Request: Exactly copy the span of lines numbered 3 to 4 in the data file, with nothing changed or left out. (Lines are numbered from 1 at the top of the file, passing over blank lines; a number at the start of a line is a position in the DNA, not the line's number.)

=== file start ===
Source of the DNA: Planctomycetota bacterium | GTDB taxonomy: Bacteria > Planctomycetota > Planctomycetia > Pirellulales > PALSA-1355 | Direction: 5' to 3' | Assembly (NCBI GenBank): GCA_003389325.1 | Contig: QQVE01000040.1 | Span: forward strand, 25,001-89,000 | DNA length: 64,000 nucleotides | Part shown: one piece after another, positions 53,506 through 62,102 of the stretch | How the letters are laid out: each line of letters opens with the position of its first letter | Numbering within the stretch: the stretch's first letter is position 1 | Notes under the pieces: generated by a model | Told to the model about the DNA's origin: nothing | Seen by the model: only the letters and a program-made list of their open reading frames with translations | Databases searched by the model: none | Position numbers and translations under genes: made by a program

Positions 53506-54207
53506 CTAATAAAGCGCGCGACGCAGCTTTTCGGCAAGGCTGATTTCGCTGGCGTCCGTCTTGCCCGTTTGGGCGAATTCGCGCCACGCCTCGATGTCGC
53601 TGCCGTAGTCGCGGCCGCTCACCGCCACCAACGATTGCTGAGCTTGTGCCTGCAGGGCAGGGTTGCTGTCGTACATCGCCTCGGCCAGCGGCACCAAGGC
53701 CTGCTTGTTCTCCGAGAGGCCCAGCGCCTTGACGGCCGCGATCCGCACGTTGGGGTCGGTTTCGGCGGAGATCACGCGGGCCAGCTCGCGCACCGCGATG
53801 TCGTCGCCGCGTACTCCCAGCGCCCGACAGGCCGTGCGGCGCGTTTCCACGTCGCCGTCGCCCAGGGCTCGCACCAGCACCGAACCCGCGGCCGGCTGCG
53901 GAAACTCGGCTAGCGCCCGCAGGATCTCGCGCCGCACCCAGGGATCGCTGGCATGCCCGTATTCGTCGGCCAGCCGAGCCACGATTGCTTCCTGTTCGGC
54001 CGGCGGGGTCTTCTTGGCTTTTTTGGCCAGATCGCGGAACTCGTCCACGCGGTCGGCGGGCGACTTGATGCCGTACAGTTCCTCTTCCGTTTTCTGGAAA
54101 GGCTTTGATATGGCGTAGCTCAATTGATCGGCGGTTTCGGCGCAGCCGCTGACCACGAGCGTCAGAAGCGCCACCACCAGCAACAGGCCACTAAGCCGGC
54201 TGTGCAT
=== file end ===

53506 CTAATAAAGCGCGCGACGCAGCTTTTCGGCAAGGCTGATTTCGCTGGCGTCCGTCTTGCCCGTTTGGGCGAATTCGCGCCACGCCTCGATGTCGC
53601 TGCCGTAGTCGCGGCCGCTCACCGCCACCAACGATTGCTGAGCTTGTGCCTGCAGGGCAGGGTTGCTGTCGTACATCGCCTCGGCCAGCGGCACCAAGGC